13 ERCs and cost recoveryVariability in the way Member States define and account for externalities in practiceMost MSs examined consider ECs by charging water polluters for purification of wastewater and for untreated pollution discharged in surface watersRCs to a lesser extent considered by setting charges on water abstraction, construction, operation, and maintenance of water storage facilities
14 Examples of revenue figures collected from env Examples of revenue figures collected from env. taxes for water servicesNew requirements in WFD Article 9 – not affect mechanisms put in place for recovering ERCs as indicated in total revenuesAbsence of drastic changes in revenues from env. taxes - indicating no additional efforts to internalise ERCs(000s Euros)20052006200720082009201020112012Germany (all Länder)339,480289,140269,330254,040 -- France (all agencies)1,789,3001,665,8001,730,4001,876,2001,838,7001,959,6002,044,7002,084,000Spain (ACA)326,110336,967322,127347,518366,420UK (EA)119,400114,300184,500188,900200,000200,600194,300196,700Scotland (SEPA)12,72813,94016,95418,86719,45219,08219,45919,929
15 Proposed options for reporting ERCs To ensure EU wide implementation of cost recovery principles - comparable systems for reporting of utility costs and revenuesA system is needed that indicates what areas of ERCs are coveredBenchmarking initatives are one promising option for such a reporting instrumentProposed reporting sheet for assessment of inclusion of environmental and resource cost in cost recovery (p. 103)
16 Affordability for the household sector [% of disposable income] Affordability levels for drinking water supply and sewage and wastewater treatment servicesCountryAffordability for the household sector [% of disposable income]Drinking Water SupplySewage and WastewaterYearEngland & Wales1.091.212009/2010Scotland0.962010/2011The Netherlands0.61.002009;n.d.France0.420.38Germany0.550.682010Slovenia1.40.2n.d.Spain (Catalonia)0.52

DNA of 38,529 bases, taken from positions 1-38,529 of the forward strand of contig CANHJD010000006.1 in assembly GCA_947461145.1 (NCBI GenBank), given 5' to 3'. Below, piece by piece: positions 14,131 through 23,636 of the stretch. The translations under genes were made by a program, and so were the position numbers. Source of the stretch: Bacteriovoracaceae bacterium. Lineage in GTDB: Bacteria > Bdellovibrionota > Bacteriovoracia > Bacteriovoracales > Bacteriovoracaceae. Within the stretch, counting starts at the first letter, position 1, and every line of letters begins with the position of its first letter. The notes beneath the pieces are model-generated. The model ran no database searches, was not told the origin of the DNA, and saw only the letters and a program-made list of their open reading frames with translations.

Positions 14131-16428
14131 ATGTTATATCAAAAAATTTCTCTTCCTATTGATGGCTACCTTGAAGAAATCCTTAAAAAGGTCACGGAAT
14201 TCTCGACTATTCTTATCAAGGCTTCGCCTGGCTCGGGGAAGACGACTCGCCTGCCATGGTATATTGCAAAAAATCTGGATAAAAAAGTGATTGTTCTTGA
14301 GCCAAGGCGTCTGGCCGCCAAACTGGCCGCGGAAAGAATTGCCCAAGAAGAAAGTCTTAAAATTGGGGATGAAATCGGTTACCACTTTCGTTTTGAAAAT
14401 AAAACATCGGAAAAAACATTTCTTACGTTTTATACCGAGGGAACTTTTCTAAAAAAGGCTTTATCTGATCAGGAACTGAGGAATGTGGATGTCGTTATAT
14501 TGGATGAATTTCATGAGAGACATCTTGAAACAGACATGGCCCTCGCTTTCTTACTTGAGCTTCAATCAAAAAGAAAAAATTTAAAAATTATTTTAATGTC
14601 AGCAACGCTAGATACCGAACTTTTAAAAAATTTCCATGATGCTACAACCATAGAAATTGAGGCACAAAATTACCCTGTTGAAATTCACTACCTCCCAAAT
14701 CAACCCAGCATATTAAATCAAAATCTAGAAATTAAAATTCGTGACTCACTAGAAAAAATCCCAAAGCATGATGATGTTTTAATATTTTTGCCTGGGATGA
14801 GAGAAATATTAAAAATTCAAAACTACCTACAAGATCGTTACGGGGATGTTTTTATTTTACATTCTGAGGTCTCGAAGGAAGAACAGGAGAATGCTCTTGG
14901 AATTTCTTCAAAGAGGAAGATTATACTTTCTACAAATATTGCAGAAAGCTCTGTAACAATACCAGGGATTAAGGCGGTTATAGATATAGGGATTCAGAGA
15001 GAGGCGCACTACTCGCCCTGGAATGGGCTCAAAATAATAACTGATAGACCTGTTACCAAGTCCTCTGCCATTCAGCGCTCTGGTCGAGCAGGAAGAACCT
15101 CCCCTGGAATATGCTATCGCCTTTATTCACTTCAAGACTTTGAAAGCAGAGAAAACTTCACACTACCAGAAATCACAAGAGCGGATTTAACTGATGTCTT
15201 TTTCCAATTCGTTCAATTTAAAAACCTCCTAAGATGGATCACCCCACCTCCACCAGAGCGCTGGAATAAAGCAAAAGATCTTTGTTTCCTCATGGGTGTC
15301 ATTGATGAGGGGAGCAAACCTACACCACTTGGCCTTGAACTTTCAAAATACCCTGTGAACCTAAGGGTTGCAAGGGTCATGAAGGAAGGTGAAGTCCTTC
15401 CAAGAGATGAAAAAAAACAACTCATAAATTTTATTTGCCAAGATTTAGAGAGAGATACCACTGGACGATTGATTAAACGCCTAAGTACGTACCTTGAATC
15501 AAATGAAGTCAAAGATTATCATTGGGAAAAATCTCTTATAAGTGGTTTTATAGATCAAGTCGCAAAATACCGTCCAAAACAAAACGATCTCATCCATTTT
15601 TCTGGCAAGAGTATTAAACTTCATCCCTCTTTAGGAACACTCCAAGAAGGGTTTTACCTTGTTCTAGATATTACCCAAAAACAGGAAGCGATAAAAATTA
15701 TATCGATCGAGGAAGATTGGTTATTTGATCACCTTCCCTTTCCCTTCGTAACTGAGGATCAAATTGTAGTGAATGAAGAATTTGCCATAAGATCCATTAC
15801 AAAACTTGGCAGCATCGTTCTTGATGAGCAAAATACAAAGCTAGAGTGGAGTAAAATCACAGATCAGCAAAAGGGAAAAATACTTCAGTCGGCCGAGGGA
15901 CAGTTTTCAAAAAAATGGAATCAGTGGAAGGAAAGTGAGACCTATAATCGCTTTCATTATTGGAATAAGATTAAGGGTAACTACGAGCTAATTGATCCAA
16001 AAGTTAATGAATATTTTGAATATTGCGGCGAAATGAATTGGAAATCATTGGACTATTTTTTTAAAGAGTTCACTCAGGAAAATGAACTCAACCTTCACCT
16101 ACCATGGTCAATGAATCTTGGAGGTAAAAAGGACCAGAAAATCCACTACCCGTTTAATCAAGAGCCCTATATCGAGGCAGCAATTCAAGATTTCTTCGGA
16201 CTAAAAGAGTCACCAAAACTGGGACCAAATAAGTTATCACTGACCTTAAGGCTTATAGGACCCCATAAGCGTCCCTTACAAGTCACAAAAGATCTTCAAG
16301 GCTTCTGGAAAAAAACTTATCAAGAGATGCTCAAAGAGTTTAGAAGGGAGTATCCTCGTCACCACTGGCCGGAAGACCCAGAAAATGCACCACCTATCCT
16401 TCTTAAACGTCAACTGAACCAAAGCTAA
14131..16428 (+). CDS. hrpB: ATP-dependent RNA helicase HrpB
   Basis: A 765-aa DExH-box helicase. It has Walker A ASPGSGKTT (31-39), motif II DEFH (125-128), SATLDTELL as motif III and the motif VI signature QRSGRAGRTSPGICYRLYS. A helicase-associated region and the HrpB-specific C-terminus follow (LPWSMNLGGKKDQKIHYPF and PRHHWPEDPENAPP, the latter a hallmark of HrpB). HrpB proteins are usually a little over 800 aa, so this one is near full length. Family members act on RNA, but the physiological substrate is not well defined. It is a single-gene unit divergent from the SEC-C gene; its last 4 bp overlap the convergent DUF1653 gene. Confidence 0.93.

17 Do water pricing schemes account for social concerns? In each examined MS affordability taken into account. A variety of systems are foundWater authorities in some MSs perform periodical pricing studies - comparing family income with water billSome MS specify means to achieve affordability others leave this unaddressedArtificially low water prices not the best way to ensure affordabilty – risk of underfunded service providers....
18 Example of means for achieving affordability Via reductions in service chargesSocial welfare allowances earmarked for the payment of water servicesWater charges pegged to the value of the house (e.g. England, Wales, Scotland) and special tariffsSewage charge remission for households (e.g. the Netherlands) that cannot afford to payA remission for the purification, pollution and water system charges is also possibleSupport through social welfare – includes an allowance for the cost for water service (e.g. Germany)
19 In conclusion - ways forward for pricing schemes A substantial part of the water bill is variableVolumetric or increasing block rates are used - metering indispensableRates or rules for calculation fixed in a transparent wayRates high enough for water suppliers to invest in improvementsAffordability addressed through social measures - not by reducing water price incentives (such as reduced VAT rates)Regional variations in e.g. water scarcity reflected in water prices
20 Please do not hesitate to ask us Please do not hesitate to ask us! Contact the European Environment Agency for information
21 ERCs – the two attempts from Common Implementation Strategy (CIS) WATECO group (2003):Environmental costs: damages incurred by ecosystems and people as a result of water use...Resource costs: occur only when the resource is used beyond its natural regnerative capacity...(overexploitation)DG ECO2 group (2004):Environmental costs: env. damage costs of aquatic ecosystem depletion (e.g. pollution)....Resource costs: only arise if alternative water use generates a higher economic value......(misallocation)
22 Financial cost recovery (agriculture - where irrigation water tariffs are in place)